Benefits of college outweigh costs
By Tatum Hohl
Many USD students are under the impression that the approximately $40,000 per year tuition spent on this university is going to waste. However, research shows that this assumption is far from the truth. The differences in earnings and opportunities between a mere high school graduate and a college graduate are guaranteed to disprove the assumption that the money spent on college isn’t worth it.
In a time of economic strife, finding a job is a difficult task for the majority of the U.S. However, it is an even worse task for those without a college degree. A study by Georgetown University’s Center on Education and the Workforce found that more than 2.2 million jobs that require a minimum of a bachelor’s degree have been created since the start of the recession in 2007.
Meanwhile, the same study found that jobs requiring only a high school diploma have decreased by 5.8 million during that same time span.
If these statistics don’t convince you on the benefits of a college education, you are not alone. Since the USD tuition is relatively higher than many other universities in the U.S., there are still students who are skeptical of the costs of tuition and additional costs that build up while one is a student.
“College ends up being too expensive because of the additional costs of living added onto tuition” said Freshman Francesca Calleo.
Forbes did, however, cite that at of the end of 2011, citizens with only a high school diploma were unemployed at a rate of 9.4%, well above the national unemployment rate of 8.9% for the same year. On the other hand, those who held a bachelor’s degree had an unemployment rate of 4.9 percent, almost half the rate of those with only a high school education.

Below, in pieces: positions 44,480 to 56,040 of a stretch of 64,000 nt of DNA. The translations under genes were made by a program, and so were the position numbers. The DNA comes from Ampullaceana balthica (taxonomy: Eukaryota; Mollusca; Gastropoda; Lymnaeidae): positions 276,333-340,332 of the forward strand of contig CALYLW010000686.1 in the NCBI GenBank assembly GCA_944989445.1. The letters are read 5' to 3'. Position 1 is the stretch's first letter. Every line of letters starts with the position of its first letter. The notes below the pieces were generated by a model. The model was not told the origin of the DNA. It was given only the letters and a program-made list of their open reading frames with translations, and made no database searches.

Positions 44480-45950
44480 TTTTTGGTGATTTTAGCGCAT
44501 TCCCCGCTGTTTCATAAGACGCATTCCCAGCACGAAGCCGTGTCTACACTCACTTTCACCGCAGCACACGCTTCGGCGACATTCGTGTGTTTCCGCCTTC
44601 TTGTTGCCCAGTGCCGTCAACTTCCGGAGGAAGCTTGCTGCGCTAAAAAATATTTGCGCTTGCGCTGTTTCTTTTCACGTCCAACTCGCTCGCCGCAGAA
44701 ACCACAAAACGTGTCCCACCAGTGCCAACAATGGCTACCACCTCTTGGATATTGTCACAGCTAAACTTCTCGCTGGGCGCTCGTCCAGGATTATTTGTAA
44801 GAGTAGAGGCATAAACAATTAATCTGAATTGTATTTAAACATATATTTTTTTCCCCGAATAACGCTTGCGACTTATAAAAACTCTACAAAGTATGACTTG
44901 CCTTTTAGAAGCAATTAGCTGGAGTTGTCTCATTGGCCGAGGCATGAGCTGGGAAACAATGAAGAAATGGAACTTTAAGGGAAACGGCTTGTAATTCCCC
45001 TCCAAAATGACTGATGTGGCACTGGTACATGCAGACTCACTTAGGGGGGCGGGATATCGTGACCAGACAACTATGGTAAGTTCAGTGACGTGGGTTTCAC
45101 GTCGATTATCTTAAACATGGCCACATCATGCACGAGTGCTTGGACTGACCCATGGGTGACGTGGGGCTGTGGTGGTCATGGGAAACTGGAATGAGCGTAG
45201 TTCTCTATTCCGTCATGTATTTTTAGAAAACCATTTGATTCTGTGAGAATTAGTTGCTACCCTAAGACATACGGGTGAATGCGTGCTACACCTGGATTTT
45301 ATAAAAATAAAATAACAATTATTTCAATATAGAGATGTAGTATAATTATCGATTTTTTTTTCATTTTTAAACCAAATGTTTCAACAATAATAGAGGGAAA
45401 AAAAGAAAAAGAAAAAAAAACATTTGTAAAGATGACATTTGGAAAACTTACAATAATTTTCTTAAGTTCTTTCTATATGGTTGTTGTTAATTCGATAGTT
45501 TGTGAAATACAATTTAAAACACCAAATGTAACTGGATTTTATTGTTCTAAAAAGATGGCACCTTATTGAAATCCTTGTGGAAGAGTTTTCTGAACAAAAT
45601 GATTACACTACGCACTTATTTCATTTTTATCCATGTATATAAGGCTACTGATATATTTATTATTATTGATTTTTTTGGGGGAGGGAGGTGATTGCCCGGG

While these statistics concern most college students’ immediate futures in regards to finding jobs upon graduation, there are also promising statistics for long-term prospects. According to the Bureau of Labor Statistics, there is a $400 per week difference in earnings between those with a high school diploma and those with a bachelor’s degree.
Furthermore, Forbes states that high school graduates can expect to earn $1.2 million over the course of their career, and a college graduate with a bachelor’s degree can expect $2.1 million.
Those who earn a master’s degree are expected to make up to $2.5 million following graduation.
Although these numbers are compelling, most students agree that the benefits of college can only outweigh the costs if the student puts forth the proper amount of effort into their education. “College is only worth the money if you make the most of the resources at the college you attend” said sophomore Julia Gautho.
Fortunately, all hope is not lost for those who choose not to obtain a degree after high school. There are certain jobs that are available for those with only a high school degree including cooking, welding, and landscaping.
Although these professions may seem promising, their respective salaries are $28,570, $37,000 and $33,934 while the holder of a bachelor’s degree has an average starting salary of $45,000.
The next time you find yourself questioning your desire to earn your degree, look at these figures and reassure yourself that the benefits outweigh the costs and the money you are putting into getting your degree will be returned to you in the future.
And if these figures don’t impress you, don’t forget that you cannot put a price on education.